That good ol’ Twilight Zone staple of a man confused by his predicament arises again in Judgment Night, set aboard a passenger ship crossing the Atlantic during World War II. Maybe it’s just a coincidence of the visual style of 1960s US TV, but the way it’s shot feels very in-keeping with all those ’40s movies set on passenger ships, which helps make its setting feel authentic — if this had been made as a film in the ’40s, it would look exactly the same. Everyone aboard is concerned they’ll be sunk by a U-boat, with our protagonist particularly het up about the idea. Of course, we eventually learn why. The twist isn’t hugely surprising — it’s the kind of thing you expect from TZ and so can predict — but, like I’m finding of many episodes in this middle-ground between the series’ best and worst episodes, it’s a solid piece of work.

Also watched…
  • Dial M for Middlesbrough — The third in Gold’s annual series of comedy murder mysteries (after 2017’s Murder on the Blackpool Express and 2018’s Death on the Tyne) aired at Christmas 2019, but I’ve only just dug it out from the depths of the DVR. I thought it was the best one yet. It’s a kind of magnificent silliness, from the first murder (which involves impalement by a swing ball pole punctuated by a perfectly-chosen pop song on the soundtrack) to outlandish plot twists (a hidden Chicago hitman) to Jason Donovan chewing up all the scenery as a former love interest for one of our heroes (complete with flashbacks to 1999 that look ever so ’80s. I guess it takes pop culture a long time to make it up north…) I presume they had to sit out 2020 because of the pandemic, but I’d welcome another outing this Christmas, please.
  • For All Mankind Season 1 Episode 1 — Finally made a start on this Apple TV+ series (which is currently releasing its second season). Season 1 review next month.

    Next month… I’m gonna review For All Mankind — didja not just read that bit? Also the WandaVision finale, plus more of “More of The Twilight Zone”.

  • The Past Month on TV #66

    After it had to sit out 2020 entirely (who knows why that happened?!), the Marvel Cinematic Universe is back — but now on TV! *gasp*

    Also this month: the continuation of another film-turned-television franchise in Cobra Kai; the examination of film by television in new episodes of Mark Kermode’s Secrets of Cinema; and television that has nothing much to do with film in Staged series 2 and more classic episodes of The Twilight Zone.

    WandaVision  Episodes 1-4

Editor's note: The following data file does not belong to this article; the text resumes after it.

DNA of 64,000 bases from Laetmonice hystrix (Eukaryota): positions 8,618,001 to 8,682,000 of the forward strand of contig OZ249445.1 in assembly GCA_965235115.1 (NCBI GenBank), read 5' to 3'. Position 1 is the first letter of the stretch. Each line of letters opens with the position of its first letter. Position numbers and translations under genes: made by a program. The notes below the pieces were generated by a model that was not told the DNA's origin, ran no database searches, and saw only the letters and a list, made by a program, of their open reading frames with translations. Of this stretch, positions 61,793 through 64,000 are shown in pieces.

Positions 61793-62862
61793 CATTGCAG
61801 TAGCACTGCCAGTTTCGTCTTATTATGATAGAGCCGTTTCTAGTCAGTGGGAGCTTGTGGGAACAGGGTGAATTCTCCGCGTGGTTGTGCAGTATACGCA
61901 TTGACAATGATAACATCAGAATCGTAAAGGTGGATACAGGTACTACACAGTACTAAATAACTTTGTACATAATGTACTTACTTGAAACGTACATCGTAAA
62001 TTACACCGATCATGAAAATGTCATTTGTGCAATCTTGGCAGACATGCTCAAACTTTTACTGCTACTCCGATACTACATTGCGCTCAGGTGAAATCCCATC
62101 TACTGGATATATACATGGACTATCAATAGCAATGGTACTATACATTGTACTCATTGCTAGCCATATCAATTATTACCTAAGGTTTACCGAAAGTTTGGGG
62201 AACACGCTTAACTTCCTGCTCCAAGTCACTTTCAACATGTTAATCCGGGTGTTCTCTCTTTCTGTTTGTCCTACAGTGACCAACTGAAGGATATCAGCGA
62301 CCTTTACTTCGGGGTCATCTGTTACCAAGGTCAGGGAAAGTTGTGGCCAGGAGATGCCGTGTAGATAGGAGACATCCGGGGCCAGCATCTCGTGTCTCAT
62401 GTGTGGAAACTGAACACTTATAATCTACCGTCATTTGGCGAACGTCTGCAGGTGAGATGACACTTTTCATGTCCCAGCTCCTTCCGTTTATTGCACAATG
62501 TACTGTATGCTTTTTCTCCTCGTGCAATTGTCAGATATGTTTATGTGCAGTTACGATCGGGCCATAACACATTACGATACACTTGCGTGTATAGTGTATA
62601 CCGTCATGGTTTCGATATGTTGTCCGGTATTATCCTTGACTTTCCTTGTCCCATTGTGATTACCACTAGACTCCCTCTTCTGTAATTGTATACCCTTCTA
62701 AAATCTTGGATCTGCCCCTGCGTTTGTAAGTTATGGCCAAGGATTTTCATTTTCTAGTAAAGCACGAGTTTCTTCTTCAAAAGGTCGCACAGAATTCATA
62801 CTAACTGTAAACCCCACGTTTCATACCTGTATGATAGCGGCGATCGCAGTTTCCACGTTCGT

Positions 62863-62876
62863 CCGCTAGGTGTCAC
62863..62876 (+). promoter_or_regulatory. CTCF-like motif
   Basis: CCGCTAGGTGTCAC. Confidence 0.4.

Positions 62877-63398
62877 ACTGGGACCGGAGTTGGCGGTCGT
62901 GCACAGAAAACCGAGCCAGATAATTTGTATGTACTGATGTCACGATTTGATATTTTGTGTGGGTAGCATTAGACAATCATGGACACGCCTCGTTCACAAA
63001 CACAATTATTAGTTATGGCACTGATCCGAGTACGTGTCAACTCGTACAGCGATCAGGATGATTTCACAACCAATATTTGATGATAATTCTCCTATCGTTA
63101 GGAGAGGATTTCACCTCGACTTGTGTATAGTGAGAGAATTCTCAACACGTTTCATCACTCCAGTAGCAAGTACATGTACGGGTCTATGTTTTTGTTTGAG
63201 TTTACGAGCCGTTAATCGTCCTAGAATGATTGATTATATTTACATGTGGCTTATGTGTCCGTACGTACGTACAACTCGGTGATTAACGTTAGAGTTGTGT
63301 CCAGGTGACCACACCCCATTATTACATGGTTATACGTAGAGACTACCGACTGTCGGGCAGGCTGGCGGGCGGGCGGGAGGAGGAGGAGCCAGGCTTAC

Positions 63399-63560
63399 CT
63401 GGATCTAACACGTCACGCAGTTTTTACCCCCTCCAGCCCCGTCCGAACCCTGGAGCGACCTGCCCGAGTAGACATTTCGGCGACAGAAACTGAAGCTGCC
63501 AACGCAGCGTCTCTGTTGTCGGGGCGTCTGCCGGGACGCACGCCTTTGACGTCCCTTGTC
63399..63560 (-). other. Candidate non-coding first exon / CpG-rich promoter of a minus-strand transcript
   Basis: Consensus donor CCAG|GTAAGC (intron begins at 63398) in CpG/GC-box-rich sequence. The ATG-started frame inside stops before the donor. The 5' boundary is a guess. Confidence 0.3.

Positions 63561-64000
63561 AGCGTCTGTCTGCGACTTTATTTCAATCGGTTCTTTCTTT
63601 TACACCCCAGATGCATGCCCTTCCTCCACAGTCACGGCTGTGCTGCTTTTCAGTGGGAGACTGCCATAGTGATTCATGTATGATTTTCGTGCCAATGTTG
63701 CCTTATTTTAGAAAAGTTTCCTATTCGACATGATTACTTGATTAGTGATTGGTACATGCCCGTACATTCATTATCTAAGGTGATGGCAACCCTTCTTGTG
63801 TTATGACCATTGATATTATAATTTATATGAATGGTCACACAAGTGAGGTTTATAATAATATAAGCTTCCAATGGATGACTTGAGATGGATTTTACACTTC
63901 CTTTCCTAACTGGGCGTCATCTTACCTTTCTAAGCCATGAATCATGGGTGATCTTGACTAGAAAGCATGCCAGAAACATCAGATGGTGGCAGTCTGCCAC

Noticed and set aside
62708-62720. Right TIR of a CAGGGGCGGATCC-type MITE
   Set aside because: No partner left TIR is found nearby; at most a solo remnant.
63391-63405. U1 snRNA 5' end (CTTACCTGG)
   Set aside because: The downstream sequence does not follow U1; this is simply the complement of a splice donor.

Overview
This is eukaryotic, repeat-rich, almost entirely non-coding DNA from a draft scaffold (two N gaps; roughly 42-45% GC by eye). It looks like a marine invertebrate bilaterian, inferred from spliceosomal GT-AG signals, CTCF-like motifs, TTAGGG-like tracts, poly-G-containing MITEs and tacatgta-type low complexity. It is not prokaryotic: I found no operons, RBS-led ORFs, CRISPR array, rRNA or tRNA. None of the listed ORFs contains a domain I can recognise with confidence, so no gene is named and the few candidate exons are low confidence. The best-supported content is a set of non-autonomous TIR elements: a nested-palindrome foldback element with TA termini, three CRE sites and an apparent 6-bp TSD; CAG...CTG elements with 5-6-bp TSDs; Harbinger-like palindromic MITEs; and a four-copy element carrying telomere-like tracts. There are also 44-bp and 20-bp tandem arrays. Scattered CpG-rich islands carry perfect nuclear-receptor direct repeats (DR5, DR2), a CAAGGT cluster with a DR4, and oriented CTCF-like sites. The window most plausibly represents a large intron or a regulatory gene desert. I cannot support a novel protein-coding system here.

WandaVisionWandaVision isn’t the first television series set in the Marvel Cinematic Universe (in fact, it’s the thirteenth); nor is it the first to feature characters and actors from the movies (that’s been the case in at least two others, off the top of my head); but it is the first to be produced by the same division that makes the movies, so it’s set to be a lot more important (read: not totally ignored) going forward. Indeed, it’s already been reported that the events of this series tie directly into the storylines of the next Spider-Man 3 and Doctor Strange 2, at least.

    So it’s a little surprising, then, that this marks such a departure from the regular style and feel of Marvel’s films; much more so than any of their previous TV series did. The setup is that somehow Wanda Maximoff, aka Scarlet Witch, and her robot lover Vision, who died, are living in a world modelled after classic TV sitcoms, and they’re perfectly unaware that there’s anything weird about this. The show emulates these old TV formats down to a tee — it’s not simply that they’ve cropped it to 4:3 and desaturated it to black-and-white, but it’s the camera angles, the acting styles, the set and costume design, the laughter track… The whole vibe of ’60s and ’70s sitcoms is neatly evoked, and the cast are clearly having a ball playing in a different era, with stars Elisabeth Olsen and Paul Bettany particularly up to the task. Plus, the fact this is a nine-episode series, rather than another two-hour action-adventure blockbuster, also allows the show to indulge in old-fashioned standalone-episode storylines, so that each episode feels like a self-contained unit of entertainment, rather than just part of a long movie cut into nine segments